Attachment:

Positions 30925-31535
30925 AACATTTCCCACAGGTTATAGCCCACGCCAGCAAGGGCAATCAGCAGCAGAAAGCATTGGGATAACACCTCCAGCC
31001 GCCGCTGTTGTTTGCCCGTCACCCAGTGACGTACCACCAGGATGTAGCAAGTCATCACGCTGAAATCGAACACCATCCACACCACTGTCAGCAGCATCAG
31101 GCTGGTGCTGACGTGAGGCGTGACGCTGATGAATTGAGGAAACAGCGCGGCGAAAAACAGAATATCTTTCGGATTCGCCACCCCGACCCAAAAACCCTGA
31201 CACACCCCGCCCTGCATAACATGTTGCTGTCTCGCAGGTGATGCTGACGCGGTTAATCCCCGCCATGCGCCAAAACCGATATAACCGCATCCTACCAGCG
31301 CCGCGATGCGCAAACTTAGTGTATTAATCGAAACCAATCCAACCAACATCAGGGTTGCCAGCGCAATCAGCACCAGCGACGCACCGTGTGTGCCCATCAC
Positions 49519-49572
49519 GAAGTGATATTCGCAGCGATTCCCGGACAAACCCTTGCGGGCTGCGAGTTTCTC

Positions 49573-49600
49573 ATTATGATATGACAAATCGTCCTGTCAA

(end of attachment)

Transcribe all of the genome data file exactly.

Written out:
Positions 30925-31535
30925 AACATTTCCCACAGGTTATAGCCCACGCCAGCAAGGGCAATCAGCAGCAGAAAGCATTGGGATAACACCTCCAGCC
31001 GCCGCTGTTGTTTGCCCGTCACCCAGTGACGTACCACCAGGATGTAGCAAGTCATCACGCTGAAATCGAACACCATCCACACCACTGTCAGCAGCATCAG
31101 GCTGGTGCTGACGTGAGGCGTGACGCTGATGAATTGAGGAAACAGCGCGGCGAAAAACAGAATATCTTTCGGATTCGCCACCCCGACCCAAAAACCCTGA
31201 CACACCCCGCCCTGCATAACATGTTGCTGTCTCGCAGGTGATGCTGACGCGGTTAATCCCCGCCATGCGCCAAAACCGATATAACCGCATCCTACCAGCG
31301 CCGCGATGCGCAAACTTAGTGTATTAATCGAAACCAATCCAACCAACATCAGGGTTGCCAGCGCAATCAGCACCAGCGACGCACCGTGTGTGCCCATCAC
Positions 49519-49572
49519 GAAGTGATATTCGCAGCGATTCCCGGACAAACCCTTGCGGGCTGCGAGTTTCTC

Positions 49573-49600
49573 ATTATGATATGACAAATCGTCCTGTCAA